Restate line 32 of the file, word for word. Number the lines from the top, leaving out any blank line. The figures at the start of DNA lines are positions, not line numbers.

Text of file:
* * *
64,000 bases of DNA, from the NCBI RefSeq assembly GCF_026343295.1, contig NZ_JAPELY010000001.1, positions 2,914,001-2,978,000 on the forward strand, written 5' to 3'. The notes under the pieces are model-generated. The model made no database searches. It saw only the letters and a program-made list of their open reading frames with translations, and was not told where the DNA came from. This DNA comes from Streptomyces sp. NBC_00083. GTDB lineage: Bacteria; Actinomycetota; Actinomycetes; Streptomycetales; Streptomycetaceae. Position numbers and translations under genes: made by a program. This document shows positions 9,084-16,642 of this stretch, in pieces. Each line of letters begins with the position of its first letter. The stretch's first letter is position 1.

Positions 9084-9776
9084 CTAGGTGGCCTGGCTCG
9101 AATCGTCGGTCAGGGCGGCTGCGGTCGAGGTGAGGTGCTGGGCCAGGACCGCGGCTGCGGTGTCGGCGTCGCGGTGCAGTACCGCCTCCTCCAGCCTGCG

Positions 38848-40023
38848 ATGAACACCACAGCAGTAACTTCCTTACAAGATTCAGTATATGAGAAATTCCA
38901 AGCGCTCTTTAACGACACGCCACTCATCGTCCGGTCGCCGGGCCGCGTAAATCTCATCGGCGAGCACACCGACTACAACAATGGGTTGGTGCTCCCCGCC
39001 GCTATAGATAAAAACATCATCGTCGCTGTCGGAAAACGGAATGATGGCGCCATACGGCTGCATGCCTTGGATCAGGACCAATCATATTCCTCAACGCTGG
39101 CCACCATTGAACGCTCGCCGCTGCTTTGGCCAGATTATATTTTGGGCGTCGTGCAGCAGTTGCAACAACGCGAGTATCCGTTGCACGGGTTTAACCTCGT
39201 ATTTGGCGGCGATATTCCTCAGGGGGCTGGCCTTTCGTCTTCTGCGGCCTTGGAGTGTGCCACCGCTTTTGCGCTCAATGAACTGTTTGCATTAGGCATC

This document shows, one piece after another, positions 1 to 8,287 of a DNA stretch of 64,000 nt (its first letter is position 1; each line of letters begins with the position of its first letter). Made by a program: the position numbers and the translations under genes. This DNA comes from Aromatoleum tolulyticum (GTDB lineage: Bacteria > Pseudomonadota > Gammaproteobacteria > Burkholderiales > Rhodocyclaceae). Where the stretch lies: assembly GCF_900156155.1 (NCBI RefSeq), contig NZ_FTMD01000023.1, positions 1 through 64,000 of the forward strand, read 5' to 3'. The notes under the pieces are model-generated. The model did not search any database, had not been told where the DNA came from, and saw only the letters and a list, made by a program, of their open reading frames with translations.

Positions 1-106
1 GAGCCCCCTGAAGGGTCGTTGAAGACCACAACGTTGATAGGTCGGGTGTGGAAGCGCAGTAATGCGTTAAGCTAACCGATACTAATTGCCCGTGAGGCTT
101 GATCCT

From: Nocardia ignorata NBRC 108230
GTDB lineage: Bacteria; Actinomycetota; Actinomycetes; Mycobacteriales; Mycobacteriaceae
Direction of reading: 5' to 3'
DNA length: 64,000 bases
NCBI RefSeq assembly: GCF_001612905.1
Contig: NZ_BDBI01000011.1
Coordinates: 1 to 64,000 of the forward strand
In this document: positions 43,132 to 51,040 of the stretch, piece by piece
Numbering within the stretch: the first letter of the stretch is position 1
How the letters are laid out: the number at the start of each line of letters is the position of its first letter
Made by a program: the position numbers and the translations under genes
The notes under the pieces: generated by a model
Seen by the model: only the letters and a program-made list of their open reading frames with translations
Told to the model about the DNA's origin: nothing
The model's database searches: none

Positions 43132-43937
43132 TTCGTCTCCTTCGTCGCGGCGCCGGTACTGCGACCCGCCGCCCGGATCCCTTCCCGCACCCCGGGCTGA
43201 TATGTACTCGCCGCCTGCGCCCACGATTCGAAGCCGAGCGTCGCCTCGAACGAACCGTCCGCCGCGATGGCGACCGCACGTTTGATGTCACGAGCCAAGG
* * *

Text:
43201 TATGTACTCGCCGCCTGCGCCCACGATTCGAAGCCGAGCGTCGCCTCGAACGAACCGTCCGCCGCGATGGCGACCGCACGTTTGATGTCACGAGCCAAGG